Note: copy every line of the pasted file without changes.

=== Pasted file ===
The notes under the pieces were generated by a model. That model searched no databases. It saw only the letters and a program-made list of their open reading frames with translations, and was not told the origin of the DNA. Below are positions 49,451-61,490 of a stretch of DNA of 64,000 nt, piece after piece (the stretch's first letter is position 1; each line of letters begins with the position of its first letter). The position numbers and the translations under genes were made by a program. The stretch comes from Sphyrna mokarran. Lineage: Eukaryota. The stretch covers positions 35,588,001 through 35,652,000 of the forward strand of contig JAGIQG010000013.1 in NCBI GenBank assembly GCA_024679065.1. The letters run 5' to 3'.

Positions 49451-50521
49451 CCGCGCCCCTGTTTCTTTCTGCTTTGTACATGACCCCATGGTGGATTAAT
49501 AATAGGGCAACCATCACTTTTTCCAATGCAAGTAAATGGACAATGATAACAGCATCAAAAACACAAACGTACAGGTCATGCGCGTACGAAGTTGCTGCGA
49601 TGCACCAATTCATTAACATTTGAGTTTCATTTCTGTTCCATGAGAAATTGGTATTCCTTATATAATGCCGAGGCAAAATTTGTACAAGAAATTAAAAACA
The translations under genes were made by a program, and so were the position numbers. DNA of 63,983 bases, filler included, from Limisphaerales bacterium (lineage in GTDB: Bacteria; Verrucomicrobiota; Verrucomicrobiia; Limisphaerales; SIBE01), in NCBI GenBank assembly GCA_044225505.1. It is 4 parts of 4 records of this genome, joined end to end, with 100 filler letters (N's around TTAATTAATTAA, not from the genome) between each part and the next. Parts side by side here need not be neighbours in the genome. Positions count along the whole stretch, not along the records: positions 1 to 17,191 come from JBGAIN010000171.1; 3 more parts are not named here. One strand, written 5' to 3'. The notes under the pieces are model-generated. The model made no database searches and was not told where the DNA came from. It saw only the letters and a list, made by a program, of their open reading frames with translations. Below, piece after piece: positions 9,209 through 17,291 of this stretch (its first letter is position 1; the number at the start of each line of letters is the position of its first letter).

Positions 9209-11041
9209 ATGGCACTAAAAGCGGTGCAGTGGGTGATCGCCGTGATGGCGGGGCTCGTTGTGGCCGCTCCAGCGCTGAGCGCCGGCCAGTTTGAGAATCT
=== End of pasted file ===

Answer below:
The notes under the pieces were generated by a model. That model searched no databases. It saw only the letters and a program-made list of their open reading frames with translations, and was not told the origin of the DNA. Below are positions 49,451-61,490 of a stretch of DNA of 64,000 nt, piece after piece (the stretch's first letter is position 1; each line of letters begins with the position of its first letter). The position numbers and the translations under genes were made by a program. The stretch comes from Sphyrna mokarran. Lineage: Eukaryota. The stretch covers positions 35,588,001 through 35,652,000 of the forward strand of contig JAGIQG010000013.1 in NCBI GenBank assembly GCA_024679065.1. The letters run 5' to 3'.

Positions 49451-50521
49451 CCGCGCCCCTGTTTCTTTCTGCTTTGTACATGACCCCATGGTGGATTAAT
49501 AATAGGGCAACCATCACTTTTTCCAATGCAAGTAAATGGACAATGATAACAGCATCAAAAACACAAACGTACAGGTCATGCGCGTACGAAGTTGCTGCGA
49601 TGCACCAATTCATTAACATTTGAGTTTCATTTCTGTTCCATGAGAAATTGGTATTCCTTATATAATGCCGAGGCAAAATTTGTACAAGAAATTAAAAACA
The translations under genes were made by a program, and so were the position numbers. DNA of 63,983 bases, filler included, from Limisphaerales bacterium (lineage in GTDB: Bacteria; Verrucomicrobiota; Verrucomicrobiia; Limisphaerales; SIBE01), in NCBI GenBank assembly GCA_044225505.1. It is 4 parts of 4 records of this genome, joined end to end, with 100 filler letters (N's around TTAATTAATTAA, not from the genome) between each part and the next. Parts side by side here need not be neighbours in the genome. Positions count along the whole stretch, not along the records: positions 1 to 17,191 come from JBGAIN010000171.1; 3 more parts are not named here. One strand, written 5' to 3'. The notes under the pieces are model-generated. The model made no database searches and was not told where the DNA came from. It saw only the letters and a list, made by a program, of their open reading frames with translations. Below, piece after piece: positions 9,209 through 17,291 of this stretch (its first letter is position 1; the number at the start of each line of letters is the position of its first letter).

Positions 9209-11041
9209 ATGGCACTAAAAGCGGTGCAGTGGGTGATCGCCGTGATGGCGGGGCTCGTTGTGGCCGCTCCAGCGCTGAGCGCCGGCCAGTTTGAGAATCT